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Obama promises to help with 9/11 health care bill

Local legislators and 9/11 responders won a breakthrough Wednesday in their push to get the Obama administration to support a specific health care bill for Ground Zero workers.

Dozens of first responders - many from Long Island - had returned to Ground Zero Wednesday to protest inaction over the measure. But as they rallied to garner support for the bill, HR847, President Barack Obama said he was willing to work with Congress on the measure.

Obama met Sen. Kirsten Gillibrand (D-N.Y.) and other Democrats, telling them that while he had not carefully read the bill that would provide $11 billion in funding for the next 30 years for 9/11-related illnesses, he would work to pass it.

"I fully commit to working with you guys," Obama said, responding to a question Gillibrand posed during a conference in Washington.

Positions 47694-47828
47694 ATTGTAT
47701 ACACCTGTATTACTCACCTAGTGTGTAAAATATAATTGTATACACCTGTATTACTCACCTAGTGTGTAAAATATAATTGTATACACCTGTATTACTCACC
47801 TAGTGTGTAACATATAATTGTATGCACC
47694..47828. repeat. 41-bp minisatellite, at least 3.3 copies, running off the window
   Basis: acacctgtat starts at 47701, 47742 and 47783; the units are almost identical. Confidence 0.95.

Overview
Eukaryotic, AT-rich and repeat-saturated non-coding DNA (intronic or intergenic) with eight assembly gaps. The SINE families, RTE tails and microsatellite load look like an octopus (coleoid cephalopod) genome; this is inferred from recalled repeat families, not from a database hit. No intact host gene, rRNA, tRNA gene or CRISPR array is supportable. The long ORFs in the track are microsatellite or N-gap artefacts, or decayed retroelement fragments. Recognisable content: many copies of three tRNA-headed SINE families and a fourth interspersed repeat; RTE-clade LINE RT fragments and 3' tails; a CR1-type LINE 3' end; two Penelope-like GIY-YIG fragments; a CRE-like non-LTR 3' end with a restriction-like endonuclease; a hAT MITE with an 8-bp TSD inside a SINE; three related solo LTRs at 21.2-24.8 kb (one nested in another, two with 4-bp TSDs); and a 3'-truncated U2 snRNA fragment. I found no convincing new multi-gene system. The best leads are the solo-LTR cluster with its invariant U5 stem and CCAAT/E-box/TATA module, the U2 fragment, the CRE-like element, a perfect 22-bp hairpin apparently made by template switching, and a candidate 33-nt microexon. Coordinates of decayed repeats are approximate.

"Keep in mind that our budget already significantly increased funding precisely for this purpose," he added, calling it "a top priority for the administration." Obama was referring to the $150-million appropriation for 9/11 health care in his 2011 budget, more than twice the $70-million allocation in the 2010 budget.

The development was heartening news for firefighters, police and several other first responders who organized Wednesday's news conference after a report that the Obama administration did not support it.

The group had learned Friday via members of New York's congressional delegation that U.S. Health and Human Services Secretary Kathleen Sebelius did not support a separate bill, favoring funding through her agency's budget instead.

John Feal, of Nesconset, who said he gathered more than 50 people for the Ground Zero news conference, said he was relieved at Obama's clarification, but he would not rest until the bill becomes law.

"I'm still angry, and I'm cautious because I believe in this president," said Feal, founder of the Feal Good Foundation, which works to raise awareness and educate the public about the catastrophic health effects on 9/11 first responders. "I'm optimistic. Sooner or later somebody in Washington has to do what's morally right and I think it's going to be this president."

With Keith Herbert

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